Westlake Rice Porridge | Photo by Wally Gobetz via Flickr/Creative Commons
It is said that lugaw or porridge rice originated from a poor man’s hut when he had to add more water to stretch out a cup of rice grains enough to feed his family’s soupy meal. It has since been considered a poor man’s meal.
While growing up in my sleepy barrio in Bicol, there were days when food was scarce, and my mom had to improvise. Instead of preparing lugaw, which was the poor’s ultimate food, she would add just enough water to cook the rice as kanin malata (soggy boiled rice) that could feed more mouths than a regularly boiled rice. In her mind, eating plain lugaw was a desperate measure, the last resort to stave off hunger. The only exception to this was consuming lugaw for nutrition and as a home remedy when sick. The notion of lugaw as a poor man’s meal stuck in my head, and it was not until later, when I started to travel the world for work when I began to change my lowly opinion of lugaw.
“Nowadays, when my trip takes me to Southeast Asia, one of my favorite breakfast meals is porridge rice with various condiments added for flavor. By this time, the lowly lugaw has elevated to some international stature. I find that each country has its own version, or more like a variation, of the same basic cooking style of porridge rice”
Nowadays, when my trip takes me to Southeast Asia, one of my favorite breakfast meals is porridge rice with various condiments added for flavor. By this time, the lowly lugaw has elevated to some international stature. I find that each country has its own version, or more like a variation, of the same basic cooking style of porridge rice. In the Philippines, one finds goto, consisting of tripe boiled with rice and spiced with safflower, garlic, onion, peppercorn, ginger, and garnished with toasted garlic, fish sauce, lemon juice, chopped scallions, and topped with a hard-boiled egg. This has been my favorite lugaw until I stopped eating meat. The most popular is arroz caldo, chicken porridge rice with saffron, a Spanish spin to a very Filipino dish. Other regional variations are achieved by adding different ingredients.
The Thais have what they call khao tom, which comes with either fish (khao tom pla) or chicken (khao tom khai) as the main ingredient. The Thais use a sauce with a mixture of vinegar, sugar, fish sauce or soy sauce, and chili pepper. From them, I also learned to eat khao tom with salted fried peanuts as an aside. Among Thais, you start the day with a breakfast of khao tom and cap the night with it, too. In that society, it’s the ultimate comfort food. The porridge rice is eaten with balut, boiled unhatched duck egg with the embryo among Vietnamese people. It’s usually served either in the morning or at night. My favorite topping for plain porridge rice is fried garlic toasted brown in oil, sprinkled with some fish sauce and lemon juice. On the side is boiled egg, salted egg, or fried dilis (dried salted anchovy).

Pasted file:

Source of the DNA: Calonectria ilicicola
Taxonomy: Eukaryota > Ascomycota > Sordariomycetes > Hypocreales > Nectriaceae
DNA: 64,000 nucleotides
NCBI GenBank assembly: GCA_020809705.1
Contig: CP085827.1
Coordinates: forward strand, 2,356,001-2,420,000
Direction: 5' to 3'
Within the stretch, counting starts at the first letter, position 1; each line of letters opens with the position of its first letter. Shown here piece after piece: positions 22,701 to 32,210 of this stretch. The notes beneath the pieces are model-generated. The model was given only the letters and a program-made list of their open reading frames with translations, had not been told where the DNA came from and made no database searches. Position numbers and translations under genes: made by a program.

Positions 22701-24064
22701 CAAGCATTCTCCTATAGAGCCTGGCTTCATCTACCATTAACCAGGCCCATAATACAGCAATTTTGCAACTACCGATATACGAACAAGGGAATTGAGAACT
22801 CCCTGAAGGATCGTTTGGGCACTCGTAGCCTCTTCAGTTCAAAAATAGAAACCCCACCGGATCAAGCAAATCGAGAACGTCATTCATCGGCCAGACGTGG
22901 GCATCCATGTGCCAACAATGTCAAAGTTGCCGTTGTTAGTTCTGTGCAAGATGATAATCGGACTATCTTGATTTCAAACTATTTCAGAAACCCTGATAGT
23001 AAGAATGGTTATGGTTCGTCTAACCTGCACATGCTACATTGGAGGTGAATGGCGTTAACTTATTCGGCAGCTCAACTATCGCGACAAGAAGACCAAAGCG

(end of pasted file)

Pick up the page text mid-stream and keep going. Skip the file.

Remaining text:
“The lowly lugaw has come a long way. It has come out of the poor man’s kitchen’s confines and found its way into the breakfast buffet menu of some five-star hotels throughout Asia.”
In the far-flung region of Central Asia, the popular dish closest to lugaw is plov, which, according to legend, originated from the Army of the Turco-Mongol Conqueror Tamerlane from Uzbekistan. He once ordered his Army’s chef to concoct a complete meal that did not require too many preparations to serve to a highly mobile army. The outcome was a dish that consisted of rice, mutton, carrots, and spices.
The lowly lugaw has come a long way. It has come out of the poor man’s kitchen’s confines and found its way into the breakfast buffet menu of some five-star hotels throughout Asia. When I’m in the mood, I make my own version of khao tom pla, which is a fusion of Thai and Filipino porridge rice with fish and ginger, garnished with chopped scallion, a few drops of fish sauce, a pinch of lemon juice, and topped with fried garlic in oil. It still doesn’t make me feel like a millionaire eating it, but comfort food puts me in a happy mood.
ABOUT THE AUTHOR Dr. Fernando B. Perfas is an addiction specialist who has written several books and articles on the subject. He currently provides training and consulting services to various government and non-government drug treatment agencies regarding drug treatment and prevention approaches. He can be reached at firstname.lastname@example.org.